COMMENTARY | It is just after 6 in the morning as I jog down Waveland Avenue. The city is just waking up to a chilly November morning as a thin layer of dew covers the Wrigleyville neighborhood with a translucent sheen. As I turn left to cut through the Wrigley Field concourse, a streetlamp throws a perfect cascade of light to illuminate the famous marquee: "Wrigley Field Home of Chicago Cubs."
The stadium has been empty for months now after the Cubs finished a disappointing 61-101 during the 2012 season. But just under the surface, like an idling volcano waiting for the right moment to erupt, I can still feel the reverberations of 45,000 strong screaming at the top of their lungs as they cheer on their beloved Cubbies.
This stadium wants to erupt again. It has been 104 years since the Cubs have hung a World Series banner and yet every spring without fail, we descend on Wrigley Field with hopes that this is the year the curse will be lifted and the Chicago Cubs will finally make it back to the Promised Land.
Not simply satisfied to rest on eternal optimism, or wait for the clouds to part and the baseball Gods to finally bestow a championship unto the Northsiders, new owner Tom Ricketts has gone out and brought in a ringer. Last season, he was able to pry Theo Epstein away from the Boston Red Sox with hopes the 39-year-old wunderkind will do for Chicago what he has already done for Boston twice over: Bring us the World Series.
After one season ensconced as the president of baseball operations, Epstein's rebuilding process is already under way. He and general manager Jed Hoyer have restocked the farm system while also cutting the payroll from $125 million in 2011 to just $88 million in 2012.
But when exactly will the fans see the fruits of their labor translate into a competitive team that can consistently win?
To answer that question, let's look at the progress they have made so far by identifying the integral players already in place, as well as those who may soon be shown the door.
Starlin Castro, SS
After leading the National League in hits (207) in 2011, Starlin Castro came back last season to bat .283 with 14 home runs and 78 RBIs.
The only issue for Castro is that he was often asked to carry the offense out of the three-hole. In actuality, his best position is batting second to help set the table for the run producers -- the Cubs just don't have many yet.
Anthony Rizzo, 1B
Rizzo was initially drafted by Epstein and Hoyer when the two were running Boston's show. However, in 2010, Jed Hoyer traded for Rizzo as the GM of the San Diego Padres. Fast forward to 2012 where Hoyer made it a perfect three-for-three when he traded for Rizzo again. Someone has a not-so-secret admirer.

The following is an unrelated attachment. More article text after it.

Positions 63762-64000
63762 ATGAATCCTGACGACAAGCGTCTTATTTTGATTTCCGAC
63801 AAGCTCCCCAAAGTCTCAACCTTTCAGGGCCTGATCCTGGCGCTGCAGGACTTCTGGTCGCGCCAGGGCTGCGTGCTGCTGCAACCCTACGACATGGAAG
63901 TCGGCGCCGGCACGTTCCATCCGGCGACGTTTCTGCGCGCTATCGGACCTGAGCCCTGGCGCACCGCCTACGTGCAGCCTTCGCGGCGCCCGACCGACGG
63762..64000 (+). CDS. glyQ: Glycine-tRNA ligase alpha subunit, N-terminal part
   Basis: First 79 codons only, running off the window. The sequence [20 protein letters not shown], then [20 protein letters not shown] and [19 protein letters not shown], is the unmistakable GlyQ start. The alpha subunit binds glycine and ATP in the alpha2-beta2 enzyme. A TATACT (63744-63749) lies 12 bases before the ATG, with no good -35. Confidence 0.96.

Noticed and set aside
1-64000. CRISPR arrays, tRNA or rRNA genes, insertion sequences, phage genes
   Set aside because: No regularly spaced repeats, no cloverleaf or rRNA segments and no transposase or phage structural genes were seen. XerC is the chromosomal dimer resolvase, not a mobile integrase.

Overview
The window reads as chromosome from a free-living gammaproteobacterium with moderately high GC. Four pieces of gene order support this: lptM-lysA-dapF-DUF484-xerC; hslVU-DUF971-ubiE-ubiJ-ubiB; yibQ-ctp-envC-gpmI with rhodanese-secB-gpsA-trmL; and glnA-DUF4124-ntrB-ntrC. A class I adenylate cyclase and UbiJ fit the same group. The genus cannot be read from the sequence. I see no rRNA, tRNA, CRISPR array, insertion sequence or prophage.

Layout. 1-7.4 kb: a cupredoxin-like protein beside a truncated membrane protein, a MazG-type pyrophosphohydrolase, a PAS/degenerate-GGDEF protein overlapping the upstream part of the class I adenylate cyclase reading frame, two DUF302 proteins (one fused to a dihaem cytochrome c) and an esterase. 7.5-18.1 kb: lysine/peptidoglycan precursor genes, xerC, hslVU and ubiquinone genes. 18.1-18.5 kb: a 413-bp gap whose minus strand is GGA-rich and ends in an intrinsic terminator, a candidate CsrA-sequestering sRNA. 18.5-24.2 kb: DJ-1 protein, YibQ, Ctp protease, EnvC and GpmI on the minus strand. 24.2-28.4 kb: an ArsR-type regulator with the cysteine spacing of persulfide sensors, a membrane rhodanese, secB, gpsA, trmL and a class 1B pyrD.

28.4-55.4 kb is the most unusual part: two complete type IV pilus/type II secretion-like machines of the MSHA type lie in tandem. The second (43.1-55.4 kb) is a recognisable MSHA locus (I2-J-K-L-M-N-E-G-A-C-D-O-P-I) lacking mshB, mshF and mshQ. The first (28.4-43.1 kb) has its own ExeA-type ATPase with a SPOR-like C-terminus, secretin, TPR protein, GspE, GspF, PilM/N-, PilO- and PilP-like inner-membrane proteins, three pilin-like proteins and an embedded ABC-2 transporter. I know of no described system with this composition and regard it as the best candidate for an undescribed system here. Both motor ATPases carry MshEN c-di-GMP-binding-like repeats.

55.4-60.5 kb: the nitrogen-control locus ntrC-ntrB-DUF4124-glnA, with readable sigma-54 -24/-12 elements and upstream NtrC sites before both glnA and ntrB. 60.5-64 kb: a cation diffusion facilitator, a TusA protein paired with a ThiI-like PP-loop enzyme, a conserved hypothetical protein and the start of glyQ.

Anthony Rizzo batted .285 with 15 home runs and 48 RBIs in 87 games for the Cubs. With Rizzo and Castro, the second and third spots in the order should now be set.
Alfonso Soriano, LF
Alfonso Soriano is simultaneously one of the Cubs' best players, as well as being the one fans would love to see playing somewhere else. The Cubs are still on the hook for his $19 million salary in each of the next two seasons. Soriano has a career.265 batting average in a Chicago Cubs uniform.
Given the $98 million already paid, Chicago has handed Soriano $121,588.09 for every hit he has produced in a Cubs uniform -- not a bad gig if you can get it. Chicago would love nothing more than for some other team to swoop in and take his salary off its books.
Jorge Soler, OF
Jorge Soler, who signed a nine-year, $30-million contract in 2012, is expected to be Soriano's eventual replacement.
Soler batted .338 with three home runs and 15 RBIs for the Peoria Chiefs in just 20 games. Soler is likely still a year or two away from the majors, but he remains one of the most vital pieces of this rebuilding puzzle.
Darwin Barney, 2B
His .254 batting average won't dazzle anybody, yet Darwin Barney is the type of grind-it-out player that every championship team needs.
Last season, Barney's 141 consecutive error-free games at second base tied an MLB record. His .997 fielding percentage also set the Cubs' record, which was previously .995, set by Ryne Sandberg in 1991.
There will certainly be a place for Barney on this Chicago Cubs' roster; the only question will be whether that remains in a starting capacity.
Jeff Samardzija, SP
Jeff Samardzija is one of the lone bright spots coming out of the 2012 season. He became the Cubs' unquestioned No. 1 starter after totaling a 3.81 ERA with 180 strikeouts.
Epstein and Hoyer's No. 1 mandate has to be finding other starting pitchers to combine with Samardzija to build a respectable starting staff. Matt Garza will try to bounce back from an injury-plagued campaign. However, after failing to trade him at the deadline last season, the Cubs could look to move him in 2013.
David DeJesus, OF
David DeJesus racked up a .350 on-base percentage and played nearly flawless defense at any position manager Dale Sveum asked him to play. Yet, his biggest value for the Cubs will likely come by way of the players they get via trade.
His one-year, $4.25-million contract is very attractive for contending teams that want an established veteran with no future contractual obligations.
It is clear that Epstein and Hoyer have already significantly altered the Chicago Cubs organization. They are getting younger and less expensive with each move they make. Now it is just a matter of believing in the men calling the shots and waiting till their vision comes to fruition.
We have waited 104 years, what's another couple more among suffering Chicago Cubs fans?
Lee Anthony is a freelance writer who covers sports and entertainment. He has a lifetime membership in the agony club that is being a fan of Chicago Cubs baseball and Chicago Bears football.